Zeppelin & Co. is an audio cafe in Singapore located in one of the most unlikely places – Sim Lim Square. It turns out to be a perfect fit: although Sim Lim Square sells computer stuff, it is a place frequented by tech geeks. And there is also a high chance that audiophiles are geeks as well – audio geeks, that is.
Zeppelin. Audiophile. Cafe.
Zeppelin & Co. is not just another cafe. It specialises in carrying audiophile-grade audio products that are generally not easily available in normal retail outlets. And even if they are, the units may not be open for testing. Zeppelin & Co. is one of the few places in Singapore that you can test some of the most premium DAP, amps and headphones in the world. And they bring in limited quantities, because we all know that audiophile stuffs aren’t mass market goods.
Music Photo Life is privileged to be one of the trusted reviewers that Zeppelin & Co. works with to try out some of the audio products that they carry. I am definitely not an audiophile, but I can appreciate great quality audio products to a certain level of details. I have an audiophile taste but a mass-consumer mindset: what that means is that I am more than happy with consumer-grade audio products but I have the ability to appreciate audiophile products. Many skeptics might think that expensive audio products that claim to sound good are all in the state of mind. In some cases, that could be true, especially when the listening test is done in a time-restricted condition. This is precisely why I rarely give a conclusive verdict on any product based on a brief test.
On the same note, Zeppelin & Co. is not just about catering to audiophile needs, but also to allow ordinary people to experience what audiophiles listen, in a friendly open environment.
The iBasso DX200 is a versatile digital audio player that has interchangeable amplifier modules and a dual 8-channel DAC to achieve elevated audio processing details. It also supports dual operating system: the proprietary Mango OS and the Android 6.0. The DX200 has built in 64GB storage with micro SD slot for up to 256GB, with Wi-Fi and Bluetooth connectivity.
Dual ESS9028Pro DACs
This may sound technical, but basically, there are two audiophile-grade DACs in the DX200. And each DAC processes 8 independent channels of audio data, totalling 16. You can imagine the amount of details it is capable of tearing the audio file apart to its finest level. And this is how essentially the DX200 sounds: impressive clarity and musical details that do not seem to be clouded even with messy audio passages. Even as you turn up the volume, the treble remains composed and does not sound noisy. The low frequencies similarly delivers the musical details that delight the critical listeners. Overall, the DX200 sounds really vivid, with spacious sound staging to allow aural separation among the instruments without feeling cluttered.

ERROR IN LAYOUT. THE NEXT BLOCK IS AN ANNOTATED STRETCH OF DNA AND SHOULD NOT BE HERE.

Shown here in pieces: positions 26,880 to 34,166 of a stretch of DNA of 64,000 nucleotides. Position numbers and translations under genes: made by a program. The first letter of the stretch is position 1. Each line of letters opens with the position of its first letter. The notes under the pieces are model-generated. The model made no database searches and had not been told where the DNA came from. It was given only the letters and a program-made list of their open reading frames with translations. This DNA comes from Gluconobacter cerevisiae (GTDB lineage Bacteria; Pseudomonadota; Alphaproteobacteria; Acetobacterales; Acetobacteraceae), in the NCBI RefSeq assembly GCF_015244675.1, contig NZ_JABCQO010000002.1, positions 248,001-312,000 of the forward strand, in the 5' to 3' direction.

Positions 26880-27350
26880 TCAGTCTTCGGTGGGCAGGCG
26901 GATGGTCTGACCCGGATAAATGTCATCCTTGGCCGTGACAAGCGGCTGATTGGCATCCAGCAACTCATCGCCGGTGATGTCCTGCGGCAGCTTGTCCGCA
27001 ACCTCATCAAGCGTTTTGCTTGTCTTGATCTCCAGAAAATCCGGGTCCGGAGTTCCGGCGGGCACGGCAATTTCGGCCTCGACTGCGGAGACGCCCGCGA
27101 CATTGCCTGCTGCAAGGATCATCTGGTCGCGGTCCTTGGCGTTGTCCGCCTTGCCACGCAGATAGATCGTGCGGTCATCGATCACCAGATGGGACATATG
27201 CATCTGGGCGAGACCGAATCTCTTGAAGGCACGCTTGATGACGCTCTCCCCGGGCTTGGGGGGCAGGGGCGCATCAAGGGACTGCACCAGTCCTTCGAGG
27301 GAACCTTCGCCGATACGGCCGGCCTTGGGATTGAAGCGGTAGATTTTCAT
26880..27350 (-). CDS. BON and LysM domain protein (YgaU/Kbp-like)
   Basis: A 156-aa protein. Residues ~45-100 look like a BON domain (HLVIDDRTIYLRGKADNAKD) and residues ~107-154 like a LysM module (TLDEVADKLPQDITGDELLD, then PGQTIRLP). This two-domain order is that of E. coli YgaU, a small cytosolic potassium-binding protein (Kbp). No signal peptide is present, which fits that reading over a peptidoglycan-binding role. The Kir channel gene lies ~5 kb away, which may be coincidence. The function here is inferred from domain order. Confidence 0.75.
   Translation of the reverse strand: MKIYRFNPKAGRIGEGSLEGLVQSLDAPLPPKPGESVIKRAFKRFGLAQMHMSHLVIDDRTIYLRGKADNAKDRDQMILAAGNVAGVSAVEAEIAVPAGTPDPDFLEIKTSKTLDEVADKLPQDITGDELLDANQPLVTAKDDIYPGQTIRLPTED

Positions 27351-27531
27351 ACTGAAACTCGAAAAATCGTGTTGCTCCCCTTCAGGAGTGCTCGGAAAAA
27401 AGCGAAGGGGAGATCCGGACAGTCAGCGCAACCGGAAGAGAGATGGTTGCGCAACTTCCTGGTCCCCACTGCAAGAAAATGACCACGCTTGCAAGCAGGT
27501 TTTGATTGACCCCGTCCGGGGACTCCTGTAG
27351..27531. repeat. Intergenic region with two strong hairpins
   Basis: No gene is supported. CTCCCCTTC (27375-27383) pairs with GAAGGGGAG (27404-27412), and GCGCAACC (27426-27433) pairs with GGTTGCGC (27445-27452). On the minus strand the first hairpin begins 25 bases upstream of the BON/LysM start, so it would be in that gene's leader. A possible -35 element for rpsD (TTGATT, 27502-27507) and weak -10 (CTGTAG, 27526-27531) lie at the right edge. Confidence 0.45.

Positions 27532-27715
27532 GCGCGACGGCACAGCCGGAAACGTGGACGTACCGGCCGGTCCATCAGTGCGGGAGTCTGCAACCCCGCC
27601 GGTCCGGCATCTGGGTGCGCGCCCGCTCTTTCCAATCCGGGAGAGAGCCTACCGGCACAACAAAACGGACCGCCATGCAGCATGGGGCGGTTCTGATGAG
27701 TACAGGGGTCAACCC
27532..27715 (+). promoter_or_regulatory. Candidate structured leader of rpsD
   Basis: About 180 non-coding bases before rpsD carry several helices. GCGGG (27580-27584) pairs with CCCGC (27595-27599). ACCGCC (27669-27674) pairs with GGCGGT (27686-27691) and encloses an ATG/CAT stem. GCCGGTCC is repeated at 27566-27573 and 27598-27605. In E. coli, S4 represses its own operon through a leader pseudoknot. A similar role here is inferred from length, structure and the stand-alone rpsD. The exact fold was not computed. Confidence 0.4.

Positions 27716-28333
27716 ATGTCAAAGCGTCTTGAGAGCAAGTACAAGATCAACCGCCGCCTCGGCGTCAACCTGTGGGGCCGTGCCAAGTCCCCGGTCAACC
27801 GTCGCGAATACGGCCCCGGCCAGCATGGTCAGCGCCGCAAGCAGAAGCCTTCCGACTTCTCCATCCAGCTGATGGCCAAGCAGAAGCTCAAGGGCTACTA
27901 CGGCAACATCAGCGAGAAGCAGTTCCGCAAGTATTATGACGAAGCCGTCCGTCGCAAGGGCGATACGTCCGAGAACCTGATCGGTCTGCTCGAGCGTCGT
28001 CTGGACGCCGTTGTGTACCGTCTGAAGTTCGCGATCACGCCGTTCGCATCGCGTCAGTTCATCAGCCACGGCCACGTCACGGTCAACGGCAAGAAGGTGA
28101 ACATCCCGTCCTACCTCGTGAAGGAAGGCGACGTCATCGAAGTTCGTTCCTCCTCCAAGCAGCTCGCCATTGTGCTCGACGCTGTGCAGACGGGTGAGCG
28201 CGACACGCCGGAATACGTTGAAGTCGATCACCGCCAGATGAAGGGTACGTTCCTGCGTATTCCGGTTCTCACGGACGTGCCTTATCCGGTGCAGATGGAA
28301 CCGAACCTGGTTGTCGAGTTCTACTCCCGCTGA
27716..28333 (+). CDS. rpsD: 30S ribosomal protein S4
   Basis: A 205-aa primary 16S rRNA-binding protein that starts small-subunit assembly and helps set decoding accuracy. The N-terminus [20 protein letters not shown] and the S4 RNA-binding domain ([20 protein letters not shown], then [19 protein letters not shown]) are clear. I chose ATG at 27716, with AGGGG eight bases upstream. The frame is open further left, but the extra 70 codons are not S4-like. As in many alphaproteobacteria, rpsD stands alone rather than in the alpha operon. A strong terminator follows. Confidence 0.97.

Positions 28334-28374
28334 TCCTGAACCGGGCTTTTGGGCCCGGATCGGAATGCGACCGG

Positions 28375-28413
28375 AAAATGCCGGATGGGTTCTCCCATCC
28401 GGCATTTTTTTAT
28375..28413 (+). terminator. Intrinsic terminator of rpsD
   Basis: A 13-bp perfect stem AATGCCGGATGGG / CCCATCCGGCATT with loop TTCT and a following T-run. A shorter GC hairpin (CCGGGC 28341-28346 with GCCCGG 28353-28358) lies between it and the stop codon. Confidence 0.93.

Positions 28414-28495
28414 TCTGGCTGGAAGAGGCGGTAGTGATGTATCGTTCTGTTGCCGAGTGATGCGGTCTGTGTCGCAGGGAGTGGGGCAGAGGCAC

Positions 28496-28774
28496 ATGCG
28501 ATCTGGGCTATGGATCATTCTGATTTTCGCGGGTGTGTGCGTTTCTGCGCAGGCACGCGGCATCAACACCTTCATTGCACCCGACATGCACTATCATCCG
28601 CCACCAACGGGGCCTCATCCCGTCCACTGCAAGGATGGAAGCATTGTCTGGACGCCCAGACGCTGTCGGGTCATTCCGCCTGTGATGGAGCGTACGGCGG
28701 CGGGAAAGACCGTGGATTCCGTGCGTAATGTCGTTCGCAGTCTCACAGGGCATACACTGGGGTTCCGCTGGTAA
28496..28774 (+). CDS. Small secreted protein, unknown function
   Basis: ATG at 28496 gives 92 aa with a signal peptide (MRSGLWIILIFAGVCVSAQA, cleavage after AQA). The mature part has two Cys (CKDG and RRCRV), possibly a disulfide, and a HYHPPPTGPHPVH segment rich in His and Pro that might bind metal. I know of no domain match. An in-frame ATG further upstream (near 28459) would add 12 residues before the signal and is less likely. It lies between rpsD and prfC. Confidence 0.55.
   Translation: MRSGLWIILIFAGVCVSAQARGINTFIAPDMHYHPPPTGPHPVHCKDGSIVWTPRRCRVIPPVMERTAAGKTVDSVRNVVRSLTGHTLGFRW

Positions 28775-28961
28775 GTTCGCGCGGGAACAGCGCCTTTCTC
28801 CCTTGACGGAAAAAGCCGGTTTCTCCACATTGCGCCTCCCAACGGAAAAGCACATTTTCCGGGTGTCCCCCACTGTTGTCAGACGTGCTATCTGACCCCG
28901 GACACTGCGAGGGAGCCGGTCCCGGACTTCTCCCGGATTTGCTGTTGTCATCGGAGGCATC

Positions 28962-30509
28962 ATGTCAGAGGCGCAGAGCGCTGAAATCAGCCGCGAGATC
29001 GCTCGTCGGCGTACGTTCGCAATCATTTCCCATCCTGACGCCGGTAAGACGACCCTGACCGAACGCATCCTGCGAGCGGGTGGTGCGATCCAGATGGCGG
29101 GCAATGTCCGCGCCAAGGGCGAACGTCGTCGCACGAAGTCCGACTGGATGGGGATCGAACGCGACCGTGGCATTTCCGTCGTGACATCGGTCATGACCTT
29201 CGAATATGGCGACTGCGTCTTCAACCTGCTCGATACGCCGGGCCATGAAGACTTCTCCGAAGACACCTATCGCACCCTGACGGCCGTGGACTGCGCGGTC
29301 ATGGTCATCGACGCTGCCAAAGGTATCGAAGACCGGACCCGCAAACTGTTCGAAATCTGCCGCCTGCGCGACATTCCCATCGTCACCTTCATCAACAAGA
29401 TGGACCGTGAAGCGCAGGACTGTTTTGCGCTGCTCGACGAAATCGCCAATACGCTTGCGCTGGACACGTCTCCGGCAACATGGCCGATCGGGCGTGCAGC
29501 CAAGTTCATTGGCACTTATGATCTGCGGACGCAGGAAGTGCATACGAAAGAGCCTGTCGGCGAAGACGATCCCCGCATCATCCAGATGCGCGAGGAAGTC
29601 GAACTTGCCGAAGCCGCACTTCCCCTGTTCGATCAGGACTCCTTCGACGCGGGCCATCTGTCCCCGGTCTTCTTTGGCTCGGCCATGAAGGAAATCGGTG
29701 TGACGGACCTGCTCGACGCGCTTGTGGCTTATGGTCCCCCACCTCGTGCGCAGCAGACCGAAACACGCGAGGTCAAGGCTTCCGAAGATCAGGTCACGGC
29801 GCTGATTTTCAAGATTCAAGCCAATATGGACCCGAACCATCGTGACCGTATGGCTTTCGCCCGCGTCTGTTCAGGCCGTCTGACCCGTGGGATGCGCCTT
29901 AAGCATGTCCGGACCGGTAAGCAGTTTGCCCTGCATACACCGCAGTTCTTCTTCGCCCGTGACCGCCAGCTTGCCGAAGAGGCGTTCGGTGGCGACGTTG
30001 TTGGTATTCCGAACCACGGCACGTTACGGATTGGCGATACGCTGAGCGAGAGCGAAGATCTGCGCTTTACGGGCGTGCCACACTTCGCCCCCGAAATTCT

Interchangeable Amplifier Modules
The DX200 is unique with its ability to swap the amp modules. There are a total of eight amplifier cards offered by iBasso, with key differences being alternative terminations 3.5mm and 4.4mm terminations, different power output and different topologies to tweak the DX200 to a sound of your preference. There are loads of literature online about each of the characteristics. The amp that comes with it has both 2.5mm balanced and 3.5mm unbalanced ports. In a nutshell, balanced connection ports deliver better sound quality – clearer, more drive, better instrument separation.
What spoils the experience is really the DX200 UI. The Mango OS is laggy and frustrating to use. It is also limiting in connectivity. So for instance if you want to connect to Wifi, Bluetooth or file transfer, you have to do it from Android OS. Booting to Android is quite easy, but the OS is equally slow. Plus, Google Play app is not available, so you have to side-load the APK installation files. It is very unfortunate that such a brilliant product is marred by its UI.
DX200 does not support USB output to external DAC, like Chord Mojo. I tried to compare both and find that the DX200 is slightly superior in the discipline in delivering treble details. Perhaps the source plays a part too, as I paired the Chord Mojo to the LG G7+ which has a more neutral sound.
The DX200 gets warm during usage, regardless of the file format. In fact, leaving it on without playing any songs still generates heat. It’s probably the electronics at work.
The iBasso DX200 is a versatile DAP and retails at S$1,399 in Singapore. DX200 undoubtedly offers reference-grade audio for the keen-eared, with its attention to musical details and transparency. But the usability is poor no thanks to sluggish UI, which I feel might prevent casual users from picking up one. Even my audiophile peer sold it off in favour of a Sony-brand DAP for a more analog-warm sound signature. That goes to show that it’s not about getting the most technically-superior product, but finding the best fit for your own taste. And one of the best places to go seek your audio soulmate in Singapore is at Zeppelin & Co.
Address: 1 Rochor Canal Road, #02-78 Sim Lim Square, Singapore 188504